“For a long time, we have been talking about sort of a triangle, which would consist of research and policy and practice,” says Gina Ebner, Secretary General of EAEA. “It is important, and it can actually benefit practice if we have evidence and can act in a more-evidence-based way. That is true for policy, but also for practice. There are several things that we can take from ESREA and the studies they’re doing: how well or not well we are doing in certain areas, and to ground ourselves in a theoretical basis.”
Marcella Milana, Chair and Board member of ESREA, also sees several benefits of collaboration between research and practice.
“In an ideally virtuous cycle, research knowledge can be translated into practice, and practice knowledge can contribute to new research. Taken together, knowledge from research and practice can better inform policy, but also challenge political assumptions that are not grounded in research evidence or practice experience, and advocate for better policy solutions,” says Milana.
She illustrates how it can work in practice.
“Researchers may gain better access to non-formal adult education providers across Europe, as research sites, or to adult educators and learners as research subjects. Researchers can also contribute knowledge to capacity building events or policy briefs and statements that EAEA organise or produce.”
This conclusion is far from new: EAEA and ESREA have collaborated for years. Both Ebner and Milana have several examples to share.
“We’ve always had overlaps in the people who have worked for both ESREA and EAEA,” recalls Ebner, who describes ESREA as EAEA’s “sister organisation”.
“Several researchers from ESREA, including convenors of its thematic research networks, have partaken in EAEA’s projects in an individual capacity or serve in EAEA’s Executive Board,” complements Milana.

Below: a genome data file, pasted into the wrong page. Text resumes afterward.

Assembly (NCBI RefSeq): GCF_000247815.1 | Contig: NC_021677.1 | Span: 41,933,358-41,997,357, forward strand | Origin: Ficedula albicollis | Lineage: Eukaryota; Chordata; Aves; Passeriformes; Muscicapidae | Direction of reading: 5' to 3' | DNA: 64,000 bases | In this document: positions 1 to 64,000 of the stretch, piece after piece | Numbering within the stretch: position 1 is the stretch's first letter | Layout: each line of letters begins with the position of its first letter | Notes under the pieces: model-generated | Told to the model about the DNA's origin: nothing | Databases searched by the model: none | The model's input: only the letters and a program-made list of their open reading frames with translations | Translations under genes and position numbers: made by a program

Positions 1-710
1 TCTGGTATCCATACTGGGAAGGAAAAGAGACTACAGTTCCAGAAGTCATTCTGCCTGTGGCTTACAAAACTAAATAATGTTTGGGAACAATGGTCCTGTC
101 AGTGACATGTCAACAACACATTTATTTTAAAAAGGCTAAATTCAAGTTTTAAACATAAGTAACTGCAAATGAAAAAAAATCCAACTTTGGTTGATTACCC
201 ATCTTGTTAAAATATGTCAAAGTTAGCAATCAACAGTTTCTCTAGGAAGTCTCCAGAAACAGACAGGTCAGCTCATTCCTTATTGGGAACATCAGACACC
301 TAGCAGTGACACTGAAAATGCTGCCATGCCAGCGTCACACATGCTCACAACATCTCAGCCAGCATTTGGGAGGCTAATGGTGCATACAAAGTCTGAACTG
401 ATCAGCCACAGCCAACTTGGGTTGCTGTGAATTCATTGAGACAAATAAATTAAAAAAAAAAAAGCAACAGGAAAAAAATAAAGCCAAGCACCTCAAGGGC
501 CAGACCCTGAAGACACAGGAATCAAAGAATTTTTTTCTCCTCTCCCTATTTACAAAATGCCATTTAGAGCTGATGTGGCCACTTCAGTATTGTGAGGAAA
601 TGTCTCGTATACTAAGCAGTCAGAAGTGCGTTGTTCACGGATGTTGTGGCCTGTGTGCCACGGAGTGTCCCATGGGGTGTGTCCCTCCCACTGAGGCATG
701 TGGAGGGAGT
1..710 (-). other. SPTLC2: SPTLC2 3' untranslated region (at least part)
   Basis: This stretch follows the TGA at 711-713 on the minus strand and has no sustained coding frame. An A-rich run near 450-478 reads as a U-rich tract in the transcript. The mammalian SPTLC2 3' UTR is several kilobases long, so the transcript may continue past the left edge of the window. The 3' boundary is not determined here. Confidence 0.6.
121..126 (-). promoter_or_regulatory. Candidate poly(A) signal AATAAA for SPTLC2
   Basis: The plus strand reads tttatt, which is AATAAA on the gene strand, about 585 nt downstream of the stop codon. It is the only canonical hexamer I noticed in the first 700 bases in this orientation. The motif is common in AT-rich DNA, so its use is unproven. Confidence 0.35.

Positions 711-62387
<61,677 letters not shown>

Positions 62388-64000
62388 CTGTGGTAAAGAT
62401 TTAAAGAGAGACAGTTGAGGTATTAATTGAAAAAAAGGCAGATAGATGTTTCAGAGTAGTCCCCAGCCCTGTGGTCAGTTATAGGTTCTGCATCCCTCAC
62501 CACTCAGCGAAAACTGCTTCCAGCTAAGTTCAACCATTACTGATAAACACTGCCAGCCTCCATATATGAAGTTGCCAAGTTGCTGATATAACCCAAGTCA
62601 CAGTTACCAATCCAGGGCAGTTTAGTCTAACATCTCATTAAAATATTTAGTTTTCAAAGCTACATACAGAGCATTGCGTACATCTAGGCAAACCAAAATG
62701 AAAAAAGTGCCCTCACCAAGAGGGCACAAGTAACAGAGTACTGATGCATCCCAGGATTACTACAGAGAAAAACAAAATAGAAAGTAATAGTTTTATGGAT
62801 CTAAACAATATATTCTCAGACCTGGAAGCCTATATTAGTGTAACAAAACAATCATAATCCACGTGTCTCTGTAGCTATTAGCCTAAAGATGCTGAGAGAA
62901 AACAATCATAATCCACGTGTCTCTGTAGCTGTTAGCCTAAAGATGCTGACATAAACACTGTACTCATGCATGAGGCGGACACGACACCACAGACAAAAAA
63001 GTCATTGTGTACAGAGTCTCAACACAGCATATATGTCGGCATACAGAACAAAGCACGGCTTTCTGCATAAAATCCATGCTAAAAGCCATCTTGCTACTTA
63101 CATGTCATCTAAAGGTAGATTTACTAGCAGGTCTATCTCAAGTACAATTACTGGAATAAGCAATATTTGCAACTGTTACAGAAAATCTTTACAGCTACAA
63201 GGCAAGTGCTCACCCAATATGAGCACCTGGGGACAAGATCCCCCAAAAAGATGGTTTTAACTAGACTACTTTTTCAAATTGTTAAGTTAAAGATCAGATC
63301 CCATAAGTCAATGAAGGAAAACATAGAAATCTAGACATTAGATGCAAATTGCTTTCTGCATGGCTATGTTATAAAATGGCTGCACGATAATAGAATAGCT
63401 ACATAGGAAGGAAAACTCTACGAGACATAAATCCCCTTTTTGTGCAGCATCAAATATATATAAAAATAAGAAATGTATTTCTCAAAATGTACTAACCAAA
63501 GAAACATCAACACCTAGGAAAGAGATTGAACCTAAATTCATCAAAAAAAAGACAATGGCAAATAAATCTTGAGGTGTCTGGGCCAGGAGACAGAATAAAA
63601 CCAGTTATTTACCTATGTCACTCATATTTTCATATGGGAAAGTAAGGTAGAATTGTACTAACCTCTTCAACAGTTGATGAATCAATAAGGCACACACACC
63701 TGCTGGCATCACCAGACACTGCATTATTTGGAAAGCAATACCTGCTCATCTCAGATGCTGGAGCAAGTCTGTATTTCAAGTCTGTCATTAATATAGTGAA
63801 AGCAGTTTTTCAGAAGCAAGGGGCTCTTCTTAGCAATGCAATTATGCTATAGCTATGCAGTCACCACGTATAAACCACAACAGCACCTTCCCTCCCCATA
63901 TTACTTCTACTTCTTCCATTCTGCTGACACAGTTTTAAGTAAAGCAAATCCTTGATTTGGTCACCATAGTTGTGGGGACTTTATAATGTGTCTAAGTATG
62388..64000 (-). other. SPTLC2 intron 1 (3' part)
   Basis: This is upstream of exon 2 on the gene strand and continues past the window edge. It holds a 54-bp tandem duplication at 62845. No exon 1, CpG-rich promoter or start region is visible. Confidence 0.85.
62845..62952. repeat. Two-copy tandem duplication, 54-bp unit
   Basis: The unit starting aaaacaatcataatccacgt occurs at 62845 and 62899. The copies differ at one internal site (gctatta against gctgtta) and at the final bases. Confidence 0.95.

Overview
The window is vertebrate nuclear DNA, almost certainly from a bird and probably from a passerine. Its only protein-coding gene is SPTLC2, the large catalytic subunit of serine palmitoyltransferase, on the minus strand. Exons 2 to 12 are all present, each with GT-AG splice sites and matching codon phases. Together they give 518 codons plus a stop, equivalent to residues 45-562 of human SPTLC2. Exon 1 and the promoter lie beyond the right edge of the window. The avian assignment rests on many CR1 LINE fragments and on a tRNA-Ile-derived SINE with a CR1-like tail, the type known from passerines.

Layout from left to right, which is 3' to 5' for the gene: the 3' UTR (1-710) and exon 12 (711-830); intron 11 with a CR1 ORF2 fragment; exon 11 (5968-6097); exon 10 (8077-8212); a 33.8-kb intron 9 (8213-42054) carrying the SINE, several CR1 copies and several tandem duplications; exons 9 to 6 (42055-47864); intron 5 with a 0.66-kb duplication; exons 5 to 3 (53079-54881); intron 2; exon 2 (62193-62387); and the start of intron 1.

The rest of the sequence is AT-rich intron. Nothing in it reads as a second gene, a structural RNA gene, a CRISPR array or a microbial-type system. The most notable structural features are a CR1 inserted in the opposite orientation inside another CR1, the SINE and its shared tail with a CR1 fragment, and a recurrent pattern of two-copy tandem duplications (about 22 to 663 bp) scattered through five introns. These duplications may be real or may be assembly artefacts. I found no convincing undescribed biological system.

Both organisations have also contributed to each other’s events. For example, ESREA’s Laura Formenti was a panellist at EAEA’s Annual Conference on Transformative Learning and Values, which took place in May 2022 in Mechelen, and Ebner spoke at the ESREA Triennial Conference in Belgrade in 2019, as part of a symposium organised by the Policy Studies in Adult Education network.
Based on the success of the collaboration so far, the EAEA Executive Board and the ESREA Presidium have agreed that this approach should be taken further.
Both organisations will continue to be present at each other’s events. Most recently, ESREA’s Maja Maksimovic and Fergal Finnegan, who are both Convenors of the Active Democratic Citizenship and Adult Learning network, were guests on EPALE’s podcast on Safe Spaces in Adult Learning and Education, in a conversation facilitated by EAEA’s Head of Stakeholder Engagement Christin Cieslak. In December, Srabani Maitra, a Convenor of the Migration, Transnationalism and Racisms Network, will speak at EAEA’s online discussion on adult learning and migration.
As agreed by both organisations, capacity building will be an important focus of the new collaboration between both organisations; EAEA and ESREA are currently exchanging ideas of a training that could bring together practitioners and researchers around a shared topic of interest.
“I think that’s really quite an important exchange. It should take both organisations further and closer to the reality of learners and all organisations,” concludes Ebner.